<img height="1" width="1" style="display:none" src="https://www.facebook.com/tr?id=584589315352917&amp;ev=PageView&amp;noscript=1">


Coefficient of Friction: What happens with high loads

Coefficiente di attrito: cosa succede con gli alti carichi

Frictional wear? Here's how to reduce it!

Wear caused by friction represents the progressive and continuous loss of material from solid surfaces, in mutual movement and contact, for mechanical reasons.

If not suitably equipped with a uniform lubricating film, any mechanical device can meet such a fate.

This is because friction is the force that opposes the movement of two bodies in mutual contact. Yet, if we interpose a lubricating fluid between them, two different types of friction may be generated.

The first is external friction, deriving mainly from the microscopic contact that is created between the surfaces, which tend to adhere to each other causing deformation of materials and grooves.

The second type is internal friction, existing between the molecules in the lubricating film interposed between the materials in friction (also called viscosity). This represents one of the most important variables in the adequate formulation of lubricating fluids in relation to the variables present in the tribosystem.


Coefficient of friction and the tribosystem

The tribosystem is the set of conditions and variables that immediately affect the friction process.

Its definition rests on four fundamental concepts:

  1. The type of materials under friction, the metals, plastics, elastomers and their surface roughness
  2. Operating parameters, such as workload, specific pressures, sliding speed, operating temperature
  3. The parameters of interaction, the friction condition (limit, mixed, fluid), the presence of process fluids (such as powders, acids, bases) and lubricating fluids
  4. The tribotechnical parameters, friction and wear

The choice of lubricating fluid can significantly affect the duration and efficiency of a mechanical device. Therefore, it is important to investigate and measure the actual conditions in which the tribosystem operates in order to develop the correct functional lubricant fluid for the coefficient of friction.


Reduce the coefficient of friction with synthetic lubricants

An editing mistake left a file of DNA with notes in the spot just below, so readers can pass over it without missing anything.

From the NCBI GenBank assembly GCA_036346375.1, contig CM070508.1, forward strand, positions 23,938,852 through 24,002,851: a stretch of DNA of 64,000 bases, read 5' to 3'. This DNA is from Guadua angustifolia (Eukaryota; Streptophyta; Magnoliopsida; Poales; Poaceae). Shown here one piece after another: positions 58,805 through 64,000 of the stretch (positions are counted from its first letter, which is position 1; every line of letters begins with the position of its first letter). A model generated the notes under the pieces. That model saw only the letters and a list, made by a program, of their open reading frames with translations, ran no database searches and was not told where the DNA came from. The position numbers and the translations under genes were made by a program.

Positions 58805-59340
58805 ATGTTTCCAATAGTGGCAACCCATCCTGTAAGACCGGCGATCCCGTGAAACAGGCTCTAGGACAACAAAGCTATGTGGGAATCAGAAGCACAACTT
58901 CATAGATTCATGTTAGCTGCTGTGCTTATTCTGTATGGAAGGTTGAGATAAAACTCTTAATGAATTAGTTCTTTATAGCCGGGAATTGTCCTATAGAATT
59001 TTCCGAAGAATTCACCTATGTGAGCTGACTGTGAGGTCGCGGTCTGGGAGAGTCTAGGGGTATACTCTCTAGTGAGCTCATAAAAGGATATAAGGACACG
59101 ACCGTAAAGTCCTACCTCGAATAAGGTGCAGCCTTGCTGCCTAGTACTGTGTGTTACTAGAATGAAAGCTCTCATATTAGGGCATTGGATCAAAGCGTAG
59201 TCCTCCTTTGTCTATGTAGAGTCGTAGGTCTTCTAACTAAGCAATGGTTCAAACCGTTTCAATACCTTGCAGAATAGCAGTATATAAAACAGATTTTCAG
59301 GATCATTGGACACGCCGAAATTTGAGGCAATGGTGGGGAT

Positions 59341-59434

One method for identifying how the friction conditions vary in relation to the reciprocal sliding speeds is the use of the Stribeck curve, in which the coefficient of friction is related to the dynamic conditions of the surfaces in contact.


Coefficient of Friction
Slide speed



From the image, it is possible to identify three different areas of operation with the relative course of the friction coefficient:

  1. Friction limit, where the lubricating film is not sufficiently load-bearing to separate the sliding surfaces and the contact between the surfaces occurs regularly, producing an inevitable acceleration of the wear processes – in such conditions, the lubricating fluids are equipped with additives to reduce the coefficient of friction

  2. Mixed friction, an intermediate condition in which there is a partial separation of the surfaces in mutual contact, combined with areas of total absence of the lubricating film, where we have a progressive lowering of the dynamic coefficient of friction with an increase in speed, due to the progressive establishment of the lubricating carrier film

  3. Fluid friction, as the total separation of the contact surfaces upon the coefficient of friction stabilising at a higher value whilst the tribometric results of friction and wear remain significantly reduced, representing the optimal situation for maintaining the tribosystem in a state of full efficiency

The constitution of a persistent lubricating film under all friction conditions represents the result to which every lubricant formulation must strive.


To know how and when to use a synthetic lubricant and, above all, which one to choose, download our free guide!


5 characteristics of an anti-friction lubricant with high load capacity

A checklist of the basic requirements of a high-load-capacity lubricating fluid

Heavy-duty lubricants

A complete guide to the key characteristics


A complete identikit of a lubricating fluid with high load capacity and low coefficient of friction

Download the free guide

Marco Gandelli

Written by Marco Gandelli

Entrepreneur and Co-founder of Macon Research. An expert and enthusiast in lubrication mechanics and chemistry. For 15 years, having conducted thousands of analyses on electro-mechanical devices, Marco has been formulating tailor-made lubricant solutions for designers to increase efficiency, duration and control of friction. He is also a big fan of efficiency in business processes and digital marketing.

get in touch with us

The most read articles

Read the latest articles